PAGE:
How to create a calculated field in Tableau

Estimated reading time: 6 minutes

You are working on a data visualisation project, but in some instances the data may not be in a format that you want in the output. This is is where a calculated field comes in, it allows you define the output in a way you would like to see it.

So what are calculated fields exactly?

Tableau calculated fields can perform a number of different functions:

  • They enable aggregation.
  • You can use them to apply filters to your data.
  • If you have a need for ratios, they can be used for that.
  • Segmenting – return your data in specific segments.

In essence you can define how the output looks by using SQL or logical functions such as if, case, is null etc.

The purpose is that you can control and or define what is output other than what Tableau gives you , as a result the ability to include more detailed analysis based on your understanding of the underlying data is facilitated.

What are the different types of calculated fields?

There are three different types of fields as follows:

1.Basic expressions

Basic expressions allow you on a row basis, to get the data you want out of it. That could be for example finding a specific piece of data or finding the count of the existence of some data you want to analyse.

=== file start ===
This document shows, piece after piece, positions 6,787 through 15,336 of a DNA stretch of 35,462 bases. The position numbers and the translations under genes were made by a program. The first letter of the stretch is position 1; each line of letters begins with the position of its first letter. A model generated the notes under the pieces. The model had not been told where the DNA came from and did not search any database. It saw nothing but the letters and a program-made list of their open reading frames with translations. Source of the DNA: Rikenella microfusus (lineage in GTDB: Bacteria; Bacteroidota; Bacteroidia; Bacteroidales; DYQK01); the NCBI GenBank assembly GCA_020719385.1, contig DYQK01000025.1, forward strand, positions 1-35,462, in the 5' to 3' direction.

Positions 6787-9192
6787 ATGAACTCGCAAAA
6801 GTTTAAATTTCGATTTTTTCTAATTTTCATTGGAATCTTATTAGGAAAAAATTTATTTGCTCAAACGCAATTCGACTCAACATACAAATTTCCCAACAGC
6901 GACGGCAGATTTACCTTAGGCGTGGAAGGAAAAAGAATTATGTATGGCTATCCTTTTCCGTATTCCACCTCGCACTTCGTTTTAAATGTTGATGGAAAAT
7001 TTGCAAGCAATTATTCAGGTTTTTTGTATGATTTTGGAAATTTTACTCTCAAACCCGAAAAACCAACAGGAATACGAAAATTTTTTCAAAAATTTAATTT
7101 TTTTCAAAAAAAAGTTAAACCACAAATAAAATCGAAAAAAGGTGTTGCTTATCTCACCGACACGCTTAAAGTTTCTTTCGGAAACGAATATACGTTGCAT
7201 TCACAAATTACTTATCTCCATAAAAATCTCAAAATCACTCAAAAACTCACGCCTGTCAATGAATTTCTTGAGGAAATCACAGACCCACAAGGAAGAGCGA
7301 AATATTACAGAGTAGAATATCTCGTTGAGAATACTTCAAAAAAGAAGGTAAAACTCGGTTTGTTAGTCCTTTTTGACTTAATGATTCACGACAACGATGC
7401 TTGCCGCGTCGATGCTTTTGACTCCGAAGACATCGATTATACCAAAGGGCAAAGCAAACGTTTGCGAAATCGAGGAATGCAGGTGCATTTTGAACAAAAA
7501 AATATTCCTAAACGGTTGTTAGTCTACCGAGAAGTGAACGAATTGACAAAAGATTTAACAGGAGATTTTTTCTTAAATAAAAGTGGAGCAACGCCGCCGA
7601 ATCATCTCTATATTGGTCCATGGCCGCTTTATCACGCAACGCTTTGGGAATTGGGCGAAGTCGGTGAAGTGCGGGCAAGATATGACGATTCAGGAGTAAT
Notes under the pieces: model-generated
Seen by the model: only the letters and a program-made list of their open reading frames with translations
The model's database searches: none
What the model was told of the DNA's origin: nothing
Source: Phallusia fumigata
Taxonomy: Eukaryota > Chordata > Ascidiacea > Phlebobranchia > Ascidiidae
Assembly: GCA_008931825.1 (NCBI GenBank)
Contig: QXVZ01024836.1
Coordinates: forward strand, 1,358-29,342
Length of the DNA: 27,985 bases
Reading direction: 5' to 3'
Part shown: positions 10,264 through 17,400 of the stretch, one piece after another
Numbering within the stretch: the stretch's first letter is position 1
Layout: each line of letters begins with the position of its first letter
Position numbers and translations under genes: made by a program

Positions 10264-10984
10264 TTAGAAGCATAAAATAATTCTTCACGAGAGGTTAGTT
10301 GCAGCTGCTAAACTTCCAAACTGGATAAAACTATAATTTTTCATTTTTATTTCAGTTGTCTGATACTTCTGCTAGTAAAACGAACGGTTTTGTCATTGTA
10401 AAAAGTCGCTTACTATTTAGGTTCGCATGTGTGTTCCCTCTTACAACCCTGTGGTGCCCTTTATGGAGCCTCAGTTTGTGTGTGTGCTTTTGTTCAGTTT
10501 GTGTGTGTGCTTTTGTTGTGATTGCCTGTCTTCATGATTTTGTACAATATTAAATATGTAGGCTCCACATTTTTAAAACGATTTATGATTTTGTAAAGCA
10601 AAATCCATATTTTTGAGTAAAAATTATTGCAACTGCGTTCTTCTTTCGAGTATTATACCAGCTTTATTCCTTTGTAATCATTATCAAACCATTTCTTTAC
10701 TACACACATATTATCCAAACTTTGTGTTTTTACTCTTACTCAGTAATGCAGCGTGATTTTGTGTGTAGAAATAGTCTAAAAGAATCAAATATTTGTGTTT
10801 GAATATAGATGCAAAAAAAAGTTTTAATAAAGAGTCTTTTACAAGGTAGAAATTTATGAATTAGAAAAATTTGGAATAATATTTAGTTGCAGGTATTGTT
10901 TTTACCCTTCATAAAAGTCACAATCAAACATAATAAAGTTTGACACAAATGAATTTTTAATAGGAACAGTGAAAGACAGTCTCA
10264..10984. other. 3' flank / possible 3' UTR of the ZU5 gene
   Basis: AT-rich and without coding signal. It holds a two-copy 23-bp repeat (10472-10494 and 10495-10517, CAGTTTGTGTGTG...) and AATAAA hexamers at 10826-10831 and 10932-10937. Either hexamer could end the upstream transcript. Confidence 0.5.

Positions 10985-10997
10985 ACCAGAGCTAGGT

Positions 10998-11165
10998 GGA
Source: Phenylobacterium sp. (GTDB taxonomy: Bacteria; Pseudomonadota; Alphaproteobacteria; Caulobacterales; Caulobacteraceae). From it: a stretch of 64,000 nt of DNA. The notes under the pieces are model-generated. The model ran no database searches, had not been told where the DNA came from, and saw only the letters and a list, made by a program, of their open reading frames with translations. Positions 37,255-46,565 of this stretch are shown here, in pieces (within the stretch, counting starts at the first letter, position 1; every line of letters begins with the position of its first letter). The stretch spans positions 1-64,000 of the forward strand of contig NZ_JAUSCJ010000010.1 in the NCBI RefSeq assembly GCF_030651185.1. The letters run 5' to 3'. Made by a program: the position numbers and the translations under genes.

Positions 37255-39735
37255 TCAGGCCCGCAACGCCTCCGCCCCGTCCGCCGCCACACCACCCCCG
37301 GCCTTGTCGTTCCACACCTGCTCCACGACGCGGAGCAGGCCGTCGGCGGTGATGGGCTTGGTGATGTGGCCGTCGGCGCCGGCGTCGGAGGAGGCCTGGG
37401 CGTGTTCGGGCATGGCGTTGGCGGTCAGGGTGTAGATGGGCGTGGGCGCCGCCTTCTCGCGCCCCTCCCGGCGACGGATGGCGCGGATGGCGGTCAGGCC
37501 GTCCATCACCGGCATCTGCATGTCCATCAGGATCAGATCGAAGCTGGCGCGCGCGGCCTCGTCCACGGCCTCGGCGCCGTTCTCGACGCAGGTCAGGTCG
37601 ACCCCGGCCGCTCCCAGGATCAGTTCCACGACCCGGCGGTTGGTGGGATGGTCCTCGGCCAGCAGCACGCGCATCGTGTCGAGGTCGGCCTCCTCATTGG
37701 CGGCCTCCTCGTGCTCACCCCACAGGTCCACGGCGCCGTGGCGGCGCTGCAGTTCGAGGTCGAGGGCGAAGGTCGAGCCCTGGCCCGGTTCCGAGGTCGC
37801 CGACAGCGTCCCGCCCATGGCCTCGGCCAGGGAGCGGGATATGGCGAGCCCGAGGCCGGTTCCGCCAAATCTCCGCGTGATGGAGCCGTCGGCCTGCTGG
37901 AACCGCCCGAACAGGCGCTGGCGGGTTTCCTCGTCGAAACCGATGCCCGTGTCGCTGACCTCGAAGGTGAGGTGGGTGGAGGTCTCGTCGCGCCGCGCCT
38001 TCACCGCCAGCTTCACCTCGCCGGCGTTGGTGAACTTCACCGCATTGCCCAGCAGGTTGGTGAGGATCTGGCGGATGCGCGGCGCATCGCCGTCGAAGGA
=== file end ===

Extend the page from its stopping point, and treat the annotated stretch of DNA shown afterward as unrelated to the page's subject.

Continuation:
Here in our raw data , the source data contains 100K records, we have created a calculated field to count this:

Also we could just count the no of ‘Web’ occurences as follows, and assign a value of 1 to them. This utlisies an “IF STATEMENT”

2. Level of detail ( LOD) expressions

With this you can write expressions that give you more control and allow you to define the granularity you need to be returned.

In the below we have started out by year, but in the output it allows the data to be drilled down into:

As can be seen this code summaries up to the year, but in the bar, if you click the + sign beside “YEAR” then it starts to drill down into its lower level data . So the next level will be Quarter:

Then Month:

And finally day:

3.Table Calculations

In table calculations, Tableau allows you to create a new column whose output is a calculated value, usually completed by comparing one or more columns.

Some examples you may come across include:

  1. Month to month or qtr to qtr comparisons.
  2. Sales comparisons.
  3. No of new customers comparisons.

In Tableau there is some handy functionality built in which allows quick calculated fields to be shown on the screen.

As can be seen if you right mouse click on the shelf , of the data you are analysing, it will allow you to choose what type of table calculation to appear.

In the below we have chosen gender as the dimension to measure, and its percentage split. There is an equal split between male and female.

We could also, split it out by rank.

If you where looking for more functionality , then the following screens could also be used.

You simply Right mouse click on Sum(Qty) in the marks pane, and then edit table calculation.

with options:

and